Do numbers tell the tale?

Do numbers tell the tale?

The Dutch expression “Meten is Weten!” is a common saying, it implies that if you don’t know something, you should measure it! The English equivalent is “Numbers tell the tale”. At Measuremen, we of course completely agree with this statement and it’s actually one of our company core values. Measuring should be as simple as that. But the longer we’ve been measuring, the more we’ve learned about how challenging good measuring can be.

Measuring should be done right to get what you need. For example, imagine you want to measure the success of your company. You ask your sales executive: “How successful is our company?” after which she answers: “We made 230 sales this month! Quite successful!”. She is right about that. Now you ask that same question to your HR-manager. He might say: “Well, we have 3 people with burn-outs, not so successful.” He is also right about that. You can ask the same question to different managers and you will get all different answers, even though they are all correct answers. So there might be something wrong with the question. “Success” is a subjective term, which can be approached from different angles.

Measure what matters
Every manager in an organisation has a personal definition for doing their job successfully. You can try to measure their success through a quantitative “variable”. For Facility Managers, their variables might be costs per square meter/foot, occupancy rates, or workplace experiences. But measuring one thing and defining that as your success, might be too simplistic. Focusing too much on a set of variables might make you overlook (and abandon) some other variables which you didn’t measure. For example, if you solely focus on the variable “costs of inventory”, you might forget the cost of space. Furthermore, you might be cutting down on variables (the inventory) which interferes with the productivity of employees. The HR manager, who focuses on this variable might be quite pissed about that. Therefore, having a range of variables, zooming in- and out once in a while, and taking different perspectives might give you a broader and more integral approach. But watch out, working closely together between different managers might be a result of this!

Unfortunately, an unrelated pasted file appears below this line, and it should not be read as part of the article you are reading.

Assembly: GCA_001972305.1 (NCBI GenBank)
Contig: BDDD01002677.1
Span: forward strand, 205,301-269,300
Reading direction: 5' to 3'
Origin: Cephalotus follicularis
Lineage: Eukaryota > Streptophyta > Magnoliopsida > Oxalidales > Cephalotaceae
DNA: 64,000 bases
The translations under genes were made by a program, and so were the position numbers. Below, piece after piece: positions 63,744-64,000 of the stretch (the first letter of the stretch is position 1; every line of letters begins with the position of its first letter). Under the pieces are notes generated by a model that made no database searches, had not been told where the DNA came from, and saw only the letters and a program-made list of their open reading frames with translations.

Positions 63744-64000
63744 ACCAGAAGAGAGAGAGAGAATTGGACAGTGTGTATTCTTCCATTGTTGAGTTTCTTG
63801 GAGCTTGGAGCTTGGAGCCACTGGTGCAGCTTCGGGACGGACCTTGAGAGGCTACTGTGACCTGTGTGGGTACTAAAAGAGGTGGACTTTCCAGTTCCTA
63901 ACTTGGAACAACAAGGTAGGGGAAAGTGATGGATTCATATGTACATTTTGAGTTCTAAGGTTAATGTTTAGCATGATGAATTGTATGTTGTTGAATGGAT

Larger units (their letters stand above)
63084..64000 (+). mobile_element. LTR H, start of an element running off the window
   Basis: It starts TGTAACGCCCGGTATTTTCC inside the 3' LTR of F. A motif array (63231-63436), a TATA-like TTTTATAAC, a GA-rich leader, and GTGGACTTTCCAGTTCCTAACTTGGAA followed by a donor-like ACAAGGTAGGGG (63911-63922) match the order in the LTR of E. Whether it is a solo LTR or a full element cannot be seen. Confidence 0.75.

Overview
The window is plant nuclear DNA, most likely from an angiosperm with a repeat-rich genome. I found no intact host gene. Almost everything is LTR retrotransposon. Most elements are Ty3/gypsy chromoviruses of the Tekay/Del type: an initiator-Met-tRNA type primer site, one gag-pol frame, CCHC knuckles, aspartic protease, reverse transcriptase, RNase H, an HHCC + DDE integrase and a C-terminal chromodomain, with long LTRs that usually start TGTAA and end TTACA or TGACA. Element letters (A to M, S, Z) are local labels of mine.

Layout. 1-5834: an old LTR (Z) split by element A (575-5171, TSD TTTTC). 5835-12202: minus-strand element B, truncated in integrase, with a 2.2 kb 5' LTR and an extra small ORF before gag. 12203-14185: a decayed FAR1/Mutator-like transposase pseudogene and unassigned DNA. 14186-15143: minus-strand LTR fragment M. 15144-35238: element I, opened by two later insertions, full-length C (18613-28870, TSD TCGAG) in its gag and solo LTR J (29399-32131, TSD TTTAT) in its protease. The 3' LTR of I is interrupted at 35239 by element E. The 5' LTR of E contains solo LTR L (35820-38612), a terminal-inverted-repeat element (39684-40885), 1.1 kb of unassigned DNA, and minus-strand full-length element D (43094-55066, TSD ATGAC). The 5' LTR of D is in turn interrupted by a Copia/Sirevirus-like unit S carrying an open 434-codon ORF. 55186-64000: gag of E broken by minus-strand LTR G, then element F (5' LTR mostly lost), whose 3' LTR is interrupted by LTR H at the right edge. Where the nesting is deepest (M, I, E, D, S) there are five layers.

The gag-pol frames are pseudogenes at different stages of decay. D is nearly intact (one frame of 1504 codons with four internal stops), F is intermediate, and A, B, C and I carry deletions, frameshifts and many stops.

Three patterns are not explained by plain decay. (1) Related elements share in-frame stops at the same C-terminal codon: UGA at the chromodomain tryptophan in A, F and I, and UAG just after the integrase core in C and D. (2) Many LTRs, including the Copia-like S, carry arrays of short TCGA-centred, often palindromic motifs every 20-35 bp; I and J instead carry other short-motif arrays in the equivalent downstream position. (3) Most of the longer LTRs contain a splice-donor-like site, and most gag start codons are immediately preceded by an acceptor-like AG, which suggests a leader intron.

Measurements as indicators
Measurements are always indicators for something that might require action. Seeing high occupancy rates in your building, for example, might give you a feeling that there is something wrong. However, high occupancy is not absolutely good or bad. For example, if you have a few desks in an enormous room, a high occupancy might not be worrying. The figure here shows two rooms with the same occupancy rate, but with completely different circumstances. If you see this, then you can also imagine how other factors (like dividers, activities, or placement of the desks) influence the “problem” of high occupancy. Therefore, you should realise that real life is complex and that one objective measurement might not capture the whole situation. There are a lot of factors influencing each other, making it sometimes difficult to give a direct meaning to your measures. 

Advanced measuring
Although one measure might not say a lot about your organisation, multiple measures do increase the usefulness of your measures. When you perform multiple measurements at a time, you can start to calculate ratios. For example, the number of employees across desks, compared to the square meters (see figure) gives you the relative occupancy which might be a more useful statistic. Secondly, measuring multiple times over days, months, and years, give insight into how things change over time. Through repetition, measurements become useful because they give you relative change. You know how it was before and can see how it is now. The variation in variables can give you meaningful insights into how fast things can change and which factors influence change. 

Conclusions
Measuring your organisation will always give you more objective information about its state. However, you should really think-through what to measure, and how to use it. If used properly, data can be a great support in decision making. At Measuremen, we provide many ways for measuring the right thing you desire to measure. We can measure all sorts of relevant workplace metrics through different methodologies and technologies of valid and useful measuring. Through insightful, interactive data visualisations, you could use data properly to support decision making in the most meaningful way.